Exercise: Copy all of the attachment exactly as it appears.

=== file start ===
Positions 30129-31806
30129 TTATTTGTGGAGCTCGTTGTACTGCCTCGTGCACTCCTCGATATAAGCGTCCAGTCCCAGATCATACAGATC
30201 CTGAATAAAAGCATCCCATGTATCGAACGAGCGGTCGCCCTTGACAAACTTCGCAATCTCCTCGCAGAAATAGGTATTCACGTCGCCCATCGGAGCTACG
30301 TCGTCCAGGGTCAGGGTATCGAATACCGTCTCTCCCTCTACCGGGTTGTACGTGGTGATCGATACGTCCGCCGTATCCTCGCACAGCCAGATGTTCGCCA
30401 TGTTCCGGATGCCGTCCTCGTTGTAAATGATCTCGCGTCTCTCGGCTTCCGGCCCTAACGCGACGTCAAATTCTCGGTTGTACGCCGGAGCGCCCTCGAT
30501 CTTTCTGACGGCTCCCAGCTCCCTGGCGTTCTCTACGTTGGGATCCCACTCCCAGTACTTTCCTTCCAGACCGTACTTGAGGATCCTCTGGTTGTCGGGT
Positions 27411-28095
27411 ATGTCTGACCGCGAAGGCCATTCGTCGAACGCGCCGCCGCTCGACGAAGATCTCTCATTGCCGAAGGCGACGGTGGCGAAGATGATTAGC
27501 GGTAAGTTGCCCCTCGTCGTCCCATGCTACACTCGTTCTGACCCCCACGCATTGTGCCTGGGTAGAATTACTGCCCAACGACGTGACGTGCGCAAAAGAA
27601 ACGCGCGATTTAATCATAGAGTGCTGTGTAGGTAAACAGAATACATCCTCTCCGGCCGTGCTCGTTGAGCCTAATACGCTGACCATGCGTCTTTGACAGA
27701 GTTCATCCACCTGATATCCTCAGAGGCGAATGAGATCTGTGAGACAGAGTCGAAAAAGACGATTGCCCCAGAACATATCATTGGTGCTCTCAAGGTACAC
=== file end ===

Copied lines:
Positions 30129-31806
30129 TTATTTGTGGAGCTCGTTGTACTGCCTCGTGCACTCCTCGATATAAGCGTCCAGTCCCAGATCATACAGATC
30201 CTGAATAAAAGCATCCCATGTATCGAACGAGCGGTCGCCCTTGACAAACTTCGCAATCTCCTCGCAGAAATAGGTATTCACGTCGCCCATCGGAGCTACG
30301 TCGTCCAGGGTCAGGGTATCGAATACCGTCTCTCCCTCTACCGGGTTGTACGTGGTGATCGATACGTCCGCCGTATCCTCGCACAGCCAGATGTTCGCCA
30401 TGTTCCGGATGCCGTCCTCGTTGTAAATGATCTCGCGTCTCTCGGCTTCCGGCCCTAACGCGACGTCAAATTCTCGGTTGTACGCCGGAGCGCCCTCGAT
30501 CTTTCTGACGGCTCCCAGCTCCCTGGCGTTCTCTACGTTGGGATCCCACTCCCAGTACTTTCCTTCCAGACCGTACTTGAGGATCCTCTGGTTGTCGGGT
Positions 27411-28095
27411 ATGTCTGACCGCGAAGGCCATTCGTCGAACGCGCCGCCGCTCGACGAAGATCTCTCATTGCCGAAGGCGACGGTGGCGAAGATGATTAGC
27501 GGTAAGTTGCCCCTCGTCGTCCCATGCTACACTCGTTCTGACCCCCACGCATTGTGCCTGGGTAGAATTACTGCCCAACGACGTGACGTGCGCAAAAGAA
27601 ACGCGCGATTTAATCATAGAGTGCTGTGTAGGTAAACAGAATACATCCTCTCCGGCCGTGCTCGTTGAGCCTAATACGCTGACCATGCGTCTTTGACAGA
27701 GTTCATCCACCTGATATCCTCAGAGGCGAATGAGATCTGTGAGACAGAGTCGAAAAAGACGATTGCCCCAGAACATATCATTGGTGCTCTCAAGGTACAC